Take a SmallHD 703 ultra bright and combine it with a Teradek Sidekick II Bolt wireless receiver and what do you get? The 703 Bolt. This new zero-delay 7″ wireless monitor leverages the best technology from both Teradek and smallHD and combines it into a single product.
The whole philosophy behind the 703 Bolt is simplicity. By integrating everything you need into one compact solution you take away some of the pains of traditional wireless monitoring. You only need to power one device, don’t need to mount one product to another and you don’t need to run any cables. By keeping things simple, it allows filmmakers to spend more time actually creating, instead of worrying about equipment.
Even though the 703 Bolt is now shipping, the unit I was reviewing was a pre-production unit.
Who is it aimed at?
The 703 Bolt is being targeted at directors, producers, or even a cameraman who wants to provide an all-in-one wireless monitoring solution for their clients or other members of a team they may be working with. But in saying that, it could be used by just about anyone. According to Teradek, they don’t imagine too many people buying a separate transmitter with only the 703 Bolt as a receiver option. The Sidekick II was always a great choice as a 2nd, 3rd, or 4th RX for your Bolt system and I think you could say the same about the 703 Bolt.
On larger productions, the 703 Bolt is more likely to be used as an additional tool in conjunction with other dedicated Bolt transmitters and receivers.
Shooters working on high-end factual productions will often get requests to provide a wireless monitoring solution as part of their kit. The 703 Bolt would be a good solution for this very reason. If you are going to buy a decent on-camera monitor, then it makes a lot of sense to buy a system like this that provides built-in wireless as well.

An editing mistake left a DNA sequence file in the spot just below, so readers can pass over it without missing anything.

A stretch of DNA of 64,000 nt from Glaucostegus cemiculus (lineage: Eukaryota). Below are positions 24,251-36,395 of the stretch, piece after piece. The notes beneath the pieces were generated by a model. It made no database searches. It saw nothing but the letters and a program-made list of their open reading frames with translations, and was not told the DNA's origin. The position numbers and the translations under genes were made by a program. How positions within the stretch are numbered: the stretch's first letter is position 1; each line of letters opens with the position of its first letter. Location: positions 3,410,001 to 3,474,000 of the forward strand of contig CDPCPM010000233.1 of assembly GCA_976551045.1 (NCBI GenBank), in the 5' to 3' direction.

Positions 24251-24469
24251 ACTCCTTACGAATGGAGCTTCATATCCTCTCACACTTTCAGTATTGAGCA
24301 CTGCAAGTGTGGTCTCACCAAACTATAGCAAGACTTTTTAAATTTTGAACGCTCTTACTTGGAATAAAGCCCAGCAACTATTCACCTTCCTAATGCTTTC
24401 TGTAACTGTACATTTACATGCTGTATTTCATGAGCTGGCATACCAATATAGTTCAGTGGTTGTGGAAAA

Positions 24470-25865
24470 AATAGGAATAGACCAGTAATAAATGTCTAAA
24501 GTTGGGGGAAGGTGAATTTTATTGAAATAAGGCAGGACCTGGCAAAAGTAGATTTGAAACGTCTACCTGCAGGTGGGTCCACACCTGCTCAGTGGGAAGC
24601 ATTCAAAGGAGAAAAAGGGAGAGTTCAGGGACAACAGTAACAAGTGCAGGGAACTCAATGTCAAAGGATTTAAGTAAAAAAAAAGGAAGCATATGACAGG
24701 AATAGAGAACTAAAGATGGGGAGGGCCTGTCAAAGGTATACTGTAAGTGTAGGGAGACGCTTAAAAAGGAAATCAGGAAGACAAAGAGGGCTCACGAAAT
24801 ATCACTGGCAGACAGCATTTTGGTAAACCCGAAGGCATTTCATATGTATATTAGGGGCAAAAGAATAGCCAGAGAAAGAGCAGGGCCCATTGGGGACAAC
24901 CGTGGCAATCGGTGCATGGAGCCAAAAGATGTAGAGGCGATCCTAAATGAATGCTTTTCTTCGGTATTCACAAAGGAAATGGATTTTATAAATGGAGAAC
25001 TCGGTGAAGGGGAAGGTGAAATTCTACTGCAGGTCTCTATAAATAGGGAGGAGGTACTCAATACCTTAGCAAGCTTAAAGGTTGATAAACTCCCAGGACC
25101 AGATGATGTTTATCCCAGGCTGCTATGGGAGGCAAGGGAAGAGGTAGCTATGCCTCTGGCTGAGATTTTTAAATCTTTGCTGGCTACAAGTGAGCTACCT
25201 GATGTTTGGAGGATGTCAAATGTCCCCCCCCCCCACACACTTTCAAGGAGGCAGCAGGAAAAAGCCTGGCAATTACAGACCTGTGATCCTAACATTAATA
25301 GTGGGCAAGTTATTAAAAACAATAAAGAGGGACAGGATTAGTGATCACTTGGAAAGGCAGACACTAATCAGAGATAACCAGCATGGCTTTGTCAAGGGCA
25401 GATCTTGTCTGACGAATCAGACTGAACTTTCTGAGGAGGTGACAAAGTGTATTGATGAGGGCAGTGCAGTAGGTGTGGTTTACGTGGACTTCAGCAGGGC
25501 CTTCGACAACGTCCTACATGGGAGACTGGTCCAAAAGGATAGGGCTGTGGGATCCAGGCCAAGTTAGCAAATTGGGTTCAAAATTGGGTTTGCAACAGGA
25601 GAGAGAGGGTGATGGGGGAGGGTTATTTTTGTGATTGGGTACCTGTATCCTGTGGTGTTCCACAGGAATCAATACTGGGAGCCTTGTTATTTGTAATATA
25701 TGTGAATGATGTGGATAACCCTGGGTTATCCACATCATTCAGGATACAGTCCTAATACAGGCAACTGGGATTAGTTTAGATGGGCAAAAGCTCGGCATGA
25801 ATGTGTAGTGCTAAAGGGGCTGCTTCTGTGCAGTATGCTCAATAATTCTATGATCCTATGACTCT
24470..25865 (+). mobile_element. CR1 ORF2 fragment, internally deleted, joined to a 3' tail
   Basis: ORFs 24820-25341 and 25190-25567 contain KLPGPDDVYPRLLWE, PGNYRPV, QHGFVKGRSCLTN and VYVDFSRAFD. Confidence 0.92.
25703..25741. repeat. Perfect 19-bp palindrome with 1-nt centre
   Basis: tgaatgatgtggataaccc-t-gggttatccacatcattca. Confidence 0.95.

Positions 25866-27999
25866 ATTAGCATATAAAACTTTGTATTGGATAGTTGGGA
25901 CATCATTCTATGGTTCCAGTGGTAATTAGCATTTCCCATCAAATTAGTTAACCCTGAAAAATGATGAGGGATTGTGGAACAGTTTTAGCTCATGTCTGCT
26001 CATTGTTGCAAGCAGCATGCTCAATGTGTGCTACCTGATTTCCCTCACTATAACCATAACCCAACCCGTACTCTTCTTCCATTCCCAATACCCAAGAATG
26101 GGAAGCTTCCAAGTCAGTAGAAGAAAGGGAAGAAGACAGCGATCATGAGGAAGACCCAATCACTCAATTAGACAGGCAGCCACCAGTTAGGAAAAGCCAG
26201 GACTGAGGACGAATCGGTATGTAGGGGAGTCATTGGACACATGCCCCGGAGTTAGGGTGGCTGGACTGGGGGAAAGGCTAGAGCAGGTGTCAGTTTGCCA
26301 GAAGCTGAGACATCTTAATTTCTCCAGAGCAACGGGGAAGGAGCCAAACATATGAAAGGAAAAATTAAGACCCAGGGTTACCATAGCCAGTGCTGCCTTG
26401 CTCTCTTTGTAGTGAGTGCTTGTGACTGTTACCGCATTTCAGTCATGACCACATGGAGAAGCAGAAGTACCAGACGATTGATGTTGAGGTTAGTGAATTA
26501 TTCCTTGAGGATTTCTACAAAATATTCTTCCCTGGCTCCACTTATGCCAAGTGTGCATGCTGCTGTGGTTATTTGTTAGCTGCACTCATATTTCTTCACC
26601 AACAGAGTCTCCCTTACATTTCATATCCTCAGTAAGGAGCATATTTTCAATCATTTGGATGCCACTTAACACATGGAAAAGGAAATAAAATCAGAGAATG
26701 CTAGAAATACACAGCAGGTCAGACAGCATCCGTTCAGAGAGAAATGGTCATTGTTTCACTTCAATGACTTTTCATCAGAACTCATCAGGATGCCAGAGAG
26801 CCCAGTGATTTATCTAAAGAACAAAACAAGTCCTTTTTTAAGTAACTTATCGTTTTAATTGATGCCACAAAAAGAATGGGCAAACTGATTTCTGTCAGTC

Function over flash
Appearance wise the 703 Bolt doesn’t look flashy or draw attention to itself. The matte black finish and understated design again point to the philosophy of keeping things clean and simple. It’s more industrial than a showroom and considering what it’s designed to do, that is a good thing. High-end wireless video and monitoring solutions need to be robust and stand up to the rigors of field use, and the 703 Bolt is clearly made with that in mind.
The external housing of the 703 Bolt is made out of milled aluminum, and there are plenty of mounting points on the top and the bottom.
On the front left of the screen are five function buttons, a combination ON/OFF and back button, as well as a recessed joystick.
On the back of the 703 Bolt there is a SDI IN/OUT, a SDI IN, a switch to turn the wireless receiver ON/OFF, a 2-pin locking barrel connector (12-34V DC) IN/OUT, a USB, an SD card slot and a headphone jack. Unlike the SmallHD 703 Ultra Bright, there are no HDMI inputs or outputs which is a bit of a shame considering the price.
Having dual SDI ports allows for A/B viewing of two different SDI signals, or the secondary port can be assigned as an output for sending an SDI signal downstream to another monitor, switcher, or wireless accessory. On the 703 Bolt I was testing, I couldn’t get anything to output over the SDI. I tried different monitors, different cables, nothing seemed to work.
While it feels really solid, the weight of the 703 Bolt Directors Bundle with the side handles, antennas and a v-lock battery plate is a very reasonable 1.2kg (2.64lb). Size wise it is only 32mm, or 1/8 of an inch, thicker than the smallHD 703 UltraBright.
On the top of the 703 Bolt are three wireless antennas that are nicely protected by a plate.